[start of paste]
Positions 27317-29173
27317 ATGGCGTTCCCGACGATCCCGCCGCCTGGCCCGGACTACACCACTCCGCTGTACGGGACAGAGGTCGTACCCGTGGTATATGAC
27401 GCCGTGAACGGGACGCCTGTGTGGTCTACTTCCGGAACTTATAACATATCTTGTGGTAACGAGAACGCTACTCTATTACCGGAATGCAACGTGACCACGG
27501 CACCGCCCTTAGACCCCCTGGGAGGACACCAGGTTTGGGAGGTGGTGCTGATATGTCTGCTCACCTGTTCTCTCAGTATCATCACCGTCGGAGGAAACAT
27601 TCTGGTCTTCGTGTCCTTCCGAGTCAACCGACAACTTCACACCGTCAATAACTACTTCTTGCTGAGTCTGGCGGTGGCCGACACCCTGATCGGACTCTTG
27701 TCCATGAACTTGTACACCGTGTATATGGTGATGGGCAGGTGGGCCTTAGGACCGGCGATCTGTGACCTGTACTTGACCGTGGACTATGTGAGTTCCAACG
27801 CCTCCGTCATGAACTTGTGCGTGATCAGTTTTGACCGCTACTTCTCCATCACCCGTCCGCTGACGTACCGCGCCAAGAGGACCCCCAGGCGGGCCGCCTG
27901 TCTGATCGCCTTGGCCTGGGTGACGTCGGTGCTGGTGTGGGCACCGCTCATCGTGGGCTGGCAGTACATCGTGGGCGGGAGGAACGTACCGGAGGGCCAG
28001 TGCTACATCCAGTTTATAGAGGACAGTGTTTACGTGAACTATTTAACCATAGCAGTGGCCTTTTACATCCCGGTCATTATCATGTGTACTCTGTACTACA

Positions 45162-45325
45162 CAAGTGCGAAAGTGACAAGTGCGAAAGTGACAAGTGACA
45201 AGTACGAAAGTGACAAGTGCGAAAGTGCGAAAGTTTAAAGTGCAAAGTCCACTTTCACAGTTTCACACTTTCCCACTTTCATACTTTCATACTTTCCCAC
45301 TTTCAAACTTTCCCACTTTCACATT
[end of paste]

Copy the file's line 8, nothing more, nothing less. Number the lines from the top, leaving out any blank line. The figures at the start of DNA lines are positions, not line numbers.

27901 TCTGATCGCCTTGGCCTGGGTGACGTCGGTGCTGGTGTGGGCACCGCTCATCGTGGGCTGGCAGTACATCGTGGGCGGGAGGAACGTACCGGAGGGCCAG